This article is written for those who want to get better at using price to earnings ratios (P/E ratios). To keep it practical, we’ll show how Li & Fung Limited’s (HKG:494) P/E ratio could help you assess the value on offer. Based on the last twelve months, Li & Fung’s P/E ratio is 10.35. That is equivalent to an earnings yield of about 9.7%.
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How Do You Calculate Li & Fung’s P/E Ratio?
The formula for P/E is:
Price to Earnings Ratio = Price per Share (in the reporting currency) ÷ Earnings per Share (EPS)
Or for Li & Fung:
P/E of 10.35 = $0.16 (Note: this is the share price in the reporting currency, namely, USD ) ÷ $0.015 (Based on the year to December 2018.)
Is A High Price-to-Earnings Ratio Good?
A higher P/E ratio means that investors are paying a higher price for each HK$1 of company earnings. That isn’t a good or a bad thing on its own, but a high P/E means that buyers have a higher opinion of the business’s prospects, relative to stocks with a lower P/E.
How Growth Rates Impact P/E Ratios
When earnings fall, the ‘E’ decreases, over time. Therefore, even if you pay a low multiple of earnings now, that multiple will become higher in the future. Then, a higher P/E might scare off shareholders, pushing the share price down.
Li & Fung saw earnings per share decrease by 24% last year. And it has shrunk its earnings per share by 27% per year over the last five years. This growth rate might warrant a below average P/E ratio.
Does Li & Fung Have A Relatively High Or Low P/E For Its Industry?
The P/E ratio essentially measures market expectations of a company. As you can see below Li & Fung has a P/E ratio that is fairly close for the average for the luxury industry, which is 10.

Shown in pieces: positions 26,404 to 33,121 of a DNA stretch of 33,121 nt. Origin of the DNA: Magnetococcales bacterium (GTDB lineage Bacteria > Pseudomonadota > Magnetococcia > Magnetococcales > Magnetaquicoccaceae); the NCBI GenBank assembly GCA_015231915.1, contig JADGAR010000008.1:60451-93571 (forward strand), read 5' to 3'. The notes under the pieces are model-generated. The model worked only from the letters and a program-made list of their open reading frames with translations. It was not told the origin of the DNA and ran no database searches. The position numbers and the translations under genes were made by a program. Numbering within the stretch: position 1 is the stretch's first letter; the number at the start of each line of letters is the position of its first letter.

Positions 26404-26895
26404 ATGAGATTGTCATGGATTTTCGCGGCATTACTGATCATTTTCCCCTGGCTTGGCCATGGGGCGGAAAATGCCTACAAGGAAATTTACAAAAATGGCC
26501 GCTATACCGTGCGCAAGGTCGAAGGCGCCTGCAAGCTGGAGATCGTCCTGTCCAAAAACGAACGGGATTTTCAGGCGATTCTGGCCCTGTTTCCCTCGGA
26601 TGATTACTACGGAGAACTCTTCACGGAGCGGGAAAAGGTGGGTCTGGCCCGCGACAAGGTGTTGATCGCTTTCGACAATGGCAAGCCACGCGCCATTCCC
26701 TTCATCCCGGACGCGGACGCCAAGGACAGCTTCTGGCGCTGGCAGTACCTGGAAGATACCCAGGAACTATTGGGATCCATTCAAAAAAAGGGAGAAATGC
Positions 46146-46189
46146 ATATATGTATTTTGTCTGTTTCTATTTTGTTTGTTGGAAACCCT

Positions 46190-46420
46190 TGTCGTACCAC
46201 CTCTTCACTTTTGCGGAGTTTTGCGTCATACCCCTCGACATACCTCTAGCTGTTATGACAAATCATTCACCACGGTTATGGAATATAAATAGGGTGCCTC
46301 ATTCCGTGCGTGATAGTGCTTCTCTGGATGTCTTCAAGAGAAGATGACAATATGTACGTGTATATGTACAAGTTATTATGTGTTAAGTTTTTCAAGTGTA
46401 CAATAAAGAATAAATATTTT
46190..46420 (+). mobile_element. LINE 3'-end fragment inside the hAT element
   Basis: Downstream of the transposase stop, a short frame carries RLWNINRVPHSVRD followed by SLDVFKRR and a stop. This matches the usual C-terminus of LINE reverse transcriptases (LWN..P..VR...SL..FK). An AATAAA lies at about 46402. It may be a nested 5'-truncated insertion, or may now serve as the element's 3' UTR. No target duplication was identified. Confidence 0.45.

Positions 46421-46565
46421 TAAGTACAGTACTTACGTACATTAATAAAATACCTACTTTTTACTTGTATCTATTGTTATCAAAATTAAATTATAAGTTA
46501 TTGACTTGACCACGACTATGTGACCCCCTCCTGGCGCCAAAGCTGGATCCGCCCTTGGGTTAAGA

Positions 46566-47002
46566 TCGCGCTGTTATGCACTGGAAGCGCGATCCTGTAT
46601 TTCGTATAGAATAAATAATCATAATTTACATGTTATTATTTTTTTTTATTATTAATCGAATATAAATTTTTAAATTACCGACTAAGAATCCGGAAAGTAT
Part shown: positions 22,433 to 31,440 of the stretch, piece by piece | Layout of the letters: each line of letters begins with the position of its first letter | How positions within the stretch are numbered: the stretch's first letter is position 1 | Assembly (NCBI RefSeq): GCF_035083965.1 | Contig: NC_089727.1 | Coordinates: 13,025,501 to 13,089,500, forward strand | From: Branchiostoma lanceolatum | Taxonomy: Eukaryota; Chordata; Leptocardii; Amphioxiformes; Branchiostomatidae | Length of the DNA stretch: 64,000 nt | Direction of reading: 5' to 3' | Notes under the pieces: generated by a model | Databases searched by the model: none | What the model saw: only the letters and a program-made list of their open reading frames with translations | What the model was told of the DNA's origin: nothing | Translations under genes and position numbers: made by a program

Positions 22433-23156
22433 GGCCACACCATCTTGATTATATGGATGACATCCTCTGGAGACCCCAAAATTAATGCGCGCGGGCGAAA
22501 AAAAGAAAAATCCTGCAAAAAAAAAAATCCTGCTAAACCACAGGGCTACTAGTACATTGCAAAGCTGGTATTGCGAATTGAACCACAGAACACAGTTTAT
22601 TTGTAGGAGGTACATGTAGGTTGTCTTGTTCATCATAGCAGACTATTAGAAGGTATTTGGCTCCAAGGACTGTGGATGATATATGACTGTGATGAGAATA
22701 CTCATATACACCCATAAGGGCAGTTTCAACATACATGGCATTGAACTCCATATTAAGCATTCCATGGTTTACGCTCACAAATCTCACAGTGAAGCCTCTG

Li & Fung’s P/E tells us that market participants think its prospects are roughly in line with its industry. If the company has better than average prospects, then the market might be underestimating it. Further research into factors such asmanagement tenure, could help you form your own view on whether that is likely.
A Limitation: P/E Ratios Ignore Debt and Cash In The Bank
One drawback of using a P/E ratio is that it considers market capitalization, but not the balance sheet. Thus, the metric does not reflect cash or debt held by the company. The exact same company would hypothetically deserve a higher P/E ratio if it had a strong balance sheet, than if it had a weak one with lots of debt, because a cashed up company can spend on growth.
Such expenditure might be good or bad, in the long term, but the point here is that the balance sheet is not reflected by this ratio.
Is Debt Impacting Li & Fung’s P/E?
Net debt is 31% of Li & Fung’s market cap. You’d want to be aware of this fact, but it doesn’t bother us.
The Verdict On Li & Fung’s P/E Ratio
Li & Fung has a P/E of 10.3. That’s around the same as the average in the HK market, which is 11.1. Given it has some debt, but didn’t grow last year, the P/E indicates the market is expecting higher profits ahead for the business.
When the market is wrong about a stock, it gives savvy investors an opportunity. As value investor Benjamin Graham famously said, ‘In the short run, the market is a voting machine but in the long run, it is a weighing machine.’ So this free visualization of the analyst consensus on future earnings could help you make the right decision about whether to buy, sell, or hold.
But note: Li & Fung may not be the best stock to buy. So take a peek at this free list of interesting companies with strong recent earnings growth (and a P/E ratio below 20).
We aim to bring you long-term focused research analysis driven by fundamental data. Note that our analysis may not factor in the latest price-sensitive company announcements or qualitative material.
If you spot an error that warrants correction, please contact the editor at firstname.lastname@example.org. This article by Simply Wall St is general in nature. It does not constitute a recommendation to buy or sell any stock, and does not take account of your objectives, or your financial situation. Simply Wall St has no position in the stocks mentioned. Thank you for reading.